Send the link below via email or IMCopy
Present to your audienceStart remote presentation
- Invited audience members will follow you as you navigate and present
- People invited to a presentation do not need a Prezi account
- This link expires 10 minutes after you close the presentation
- A maximum of 30 users can follow your presentation
- Learn more about this feature in our knowledge base article
Do you really want to delete this prezi?
Neither you, nor the coeditors you shared it with will be able to recover it again.
Make your likes visible on Facebook?
You can change this under Settings & Account at any time.
Transcript of Typography
The different options available within a font make up a type family. Many fonts are at a minimum available in roman, bold and italic. Other families are much larger, such as Helvetica Neue, which is available in options such as... Condensed Bold, Condensed Black, UltraLight, UltraLight Italic, Light, Light Italic, Regular, etc. Serif Fonts
Serif fonts are recognizable by the small lines at the ends of the various strokes of a character. As these lines make a typeface easier to read by guiding the eye from letter to letter and word to word, serif fonts are often used for large blocks of text, such as in a book. Times New Roman is an example of a common serif font. San Serif Fonts
Serifs are small lines at the ends of character strokes. Sans serif, or without serif, refers to typefaces without these lines. Sans serif fonts are often used when a large typeface is necessary, such as in a magazine headline. Helvetica is a popular sans serif typeface. Sans serif fonts are also common for website text, as they can be easier to read on screen. Arial is a sans serif typeface that was designed specifically for on-screen use. The point is used to measure the size of a font. One point is equal to 1/72 of an inch. When a character is referred to as 12pt, the full height of the text block (such as a block of movable type), and not just the character itself, is being described. Because of this, two typefaces at the same point size may appear as different sizes, based on the position of the character in the block and how much of the block the character fills. Point Size. The Anatomy of Type Baseline:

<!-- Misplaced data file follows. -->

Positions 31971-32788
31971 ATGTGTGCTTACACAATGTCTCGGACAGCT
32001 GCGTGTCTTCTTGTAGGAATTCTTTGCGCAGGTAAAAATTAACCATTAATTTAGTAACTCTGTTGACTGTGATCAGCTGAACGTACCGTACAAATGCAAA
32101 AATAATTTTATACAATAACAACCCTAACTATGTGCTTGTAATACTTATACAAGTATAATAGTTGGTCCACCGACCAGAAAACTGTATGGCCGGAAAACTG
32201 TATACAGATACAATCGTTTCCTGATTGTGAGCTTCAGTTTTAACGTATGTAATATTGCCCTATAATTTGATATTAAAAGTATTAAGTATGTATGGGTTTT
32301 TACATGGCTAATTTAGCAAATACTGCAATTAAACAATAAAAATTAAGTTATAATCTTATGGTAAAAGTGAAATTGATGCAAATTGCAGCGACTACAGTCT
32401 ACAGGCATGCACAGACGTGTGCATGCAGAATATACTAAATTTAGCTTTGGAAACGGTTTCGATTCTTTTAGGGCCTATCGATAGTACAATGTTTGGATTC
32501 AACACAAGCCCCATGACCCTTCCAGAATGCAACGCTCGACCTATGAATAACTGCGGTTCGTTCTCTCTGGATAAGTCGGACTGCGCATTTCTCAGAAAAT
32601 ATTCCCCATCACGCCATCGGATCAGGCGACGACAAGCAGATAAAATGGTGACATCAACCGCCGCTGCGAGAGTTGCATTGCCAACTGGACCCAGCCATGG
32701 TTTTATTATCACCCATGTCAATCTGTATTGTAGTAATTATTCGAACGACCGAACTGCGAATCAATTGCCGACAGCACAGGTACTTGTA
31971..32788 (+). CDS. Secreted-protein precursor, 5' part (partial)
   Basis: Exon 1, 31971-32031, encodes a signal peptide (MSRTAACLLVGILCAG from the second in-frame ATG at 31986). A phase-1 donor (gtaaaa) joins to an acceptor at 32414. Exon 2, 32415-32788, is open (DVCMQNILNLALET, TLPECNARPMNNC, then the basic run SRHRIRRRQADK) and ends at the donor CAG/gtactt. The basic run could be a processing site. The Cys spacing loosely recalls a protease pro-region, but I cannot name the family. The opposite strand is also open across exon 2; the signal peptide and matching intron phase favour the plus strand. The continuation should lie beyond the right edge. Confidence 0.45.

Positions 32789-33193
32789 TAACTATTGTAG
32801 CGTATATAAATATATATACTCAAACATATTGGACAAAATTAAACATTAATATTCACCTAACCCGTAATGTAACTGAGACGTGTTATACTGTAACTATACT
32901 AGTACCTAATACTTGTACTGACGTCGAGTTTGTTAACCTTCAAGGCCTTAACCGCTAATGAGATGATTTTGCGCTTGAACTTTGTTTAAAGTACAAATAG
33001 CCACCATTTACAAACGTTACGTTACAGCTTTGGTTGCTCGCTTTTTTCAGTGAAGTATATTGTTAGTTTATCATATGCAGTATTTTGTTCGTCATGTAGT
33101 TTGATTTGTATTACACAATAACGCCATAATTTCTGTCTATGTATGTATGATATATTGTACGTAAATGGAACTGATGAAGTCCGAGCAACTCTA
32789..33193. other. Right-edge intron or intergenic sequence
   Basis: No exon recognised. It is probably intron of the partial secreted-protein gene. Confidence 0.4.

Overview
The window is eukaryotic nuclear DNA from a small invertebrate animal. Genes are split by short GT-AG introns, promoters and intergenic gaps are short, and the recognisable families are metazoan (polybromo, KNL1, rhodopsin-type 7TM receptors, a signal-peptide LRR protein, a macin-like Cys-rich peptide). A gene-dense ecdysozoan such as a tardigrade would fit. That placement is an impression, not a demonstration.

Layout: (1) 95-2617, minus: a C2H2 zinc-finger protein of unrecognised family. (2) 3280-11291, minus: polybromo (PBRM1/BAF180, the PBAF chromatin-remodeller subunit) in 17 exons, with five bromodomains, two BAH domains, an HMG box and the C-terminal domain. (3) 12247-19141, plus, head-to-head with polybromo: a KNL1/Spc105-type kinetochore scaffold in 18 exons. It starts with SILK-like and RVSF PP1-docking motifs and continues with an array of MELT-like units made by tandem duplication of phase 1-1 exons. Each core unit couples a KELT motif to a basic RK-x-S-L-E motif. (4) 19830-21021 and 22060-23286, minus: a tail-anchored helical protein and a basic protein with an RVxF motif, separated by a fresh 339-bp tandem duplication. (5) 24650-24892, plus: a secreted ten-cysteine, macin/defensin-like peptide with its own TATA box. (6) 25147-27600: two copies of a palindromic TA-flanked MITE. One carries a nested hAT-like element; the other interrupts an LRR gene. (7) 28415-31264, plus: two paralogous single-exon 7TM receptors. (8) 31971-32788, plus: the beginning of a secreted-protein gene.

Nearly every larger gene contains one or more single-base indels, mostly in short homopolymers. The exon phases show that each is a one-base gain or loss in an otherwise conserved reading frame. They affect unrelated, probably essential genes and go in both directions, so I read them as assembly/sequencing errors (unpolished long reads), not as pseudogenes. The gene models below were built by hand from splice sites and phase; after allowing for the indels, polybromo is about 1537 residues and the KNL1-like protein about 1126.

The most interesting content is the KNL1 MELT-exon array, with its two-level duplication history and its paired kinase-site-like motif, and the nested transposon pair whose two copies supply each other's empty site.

The baseline is the invisible line on which characters sit. While the baseline may differ from typeface to typeface, it is consistent within a typeface. Rounded letters such as "e" will extend slightly below the baseline. The x-height is the distance between the meanline and the baseline. It is referred to as the x-height because it is the height of a lowercase "x." This height can vary greatly between typefaces. Ascender & Descender
The x-height is the height of a lowercase letter x. The feet of the x rests on the baseline. Anything below the baseline, such as the bottom portion of the letter p, is called the descender. Anything rising above the hands of an x, such as the top portion of the letter b, is called the ascender. The distance between characters is controlled by tracking, kerning and letterspacing. Tracking is adjusted to change the space between characters consistently across a block of text. This may be used to increase legibility for an entire magazine article. Kerning is the reduction of space between characters, and letterspacing is the addition of space between characters. These smaller, precise adjustments may be used to tweak a specific word, such as in a logo design, or a large headline of a story in a newspaper. All of the settings may be experimented with to create artistic text effects. Leading:
Leading refers to the distance between lines of text. This distance, measured in points, is measured from one baseline to the next. A block of text may be referred to as being 12pt with 6pts of extra leading, also known as 12/18. This means there is 12pt type on 18pts of total height (12 plus the 6pts of extra leading). Justification
We’ve all seen newspapers, books, magazine articles and ads which use justified type; that is, type that is flush on both the left and right margins. Used well, justified type can look clean and classy. When it’s carelessly set, however, justified type can make your text look distorted and hard to read. Proper justification is a tricky technique to master, but it’s well worth the effort if high quality, professional-looking typography is your goal.
When type is justified, space is inserted between words and letters to expand a short line so that both margins align; conversely, in longer lines the space between words and characters is reduced to make them fit the margins. Font:
In typography, a font (also fount) is traditionally defined as a complete character set of a single size and style of a particular typeface. For example, the set of all characters for 9-point Bulmer italic is a font, and the 10-point size would be a separate font, as would the 9 point upright. After the introduction of computer fonts based on fully scalable outlines, a broader definition evolved. Font is no longer size-specific, but still refers to a single style. Bulmer regular, Bulmer italic, Bulmer bold and Bulmer bold italic are four fonts, but one typeface. Typography:
the study and process of typefaces; how to select, size, arrange, and use them in general. In modern terms. typography includes computer display and output. Traditionally, typography was the use of metal types with raised letterforms that were inked and then pressed onto paper. the end... What do you think typography means? How many of you wrote...
The ography of type? link to you tube video www.youtube.com/watch?v=m6djQHeqMwQ www.youtube.com/watch?v=aBACwImAc1k www.youtube.com/watch?v=w89LZIjMLJE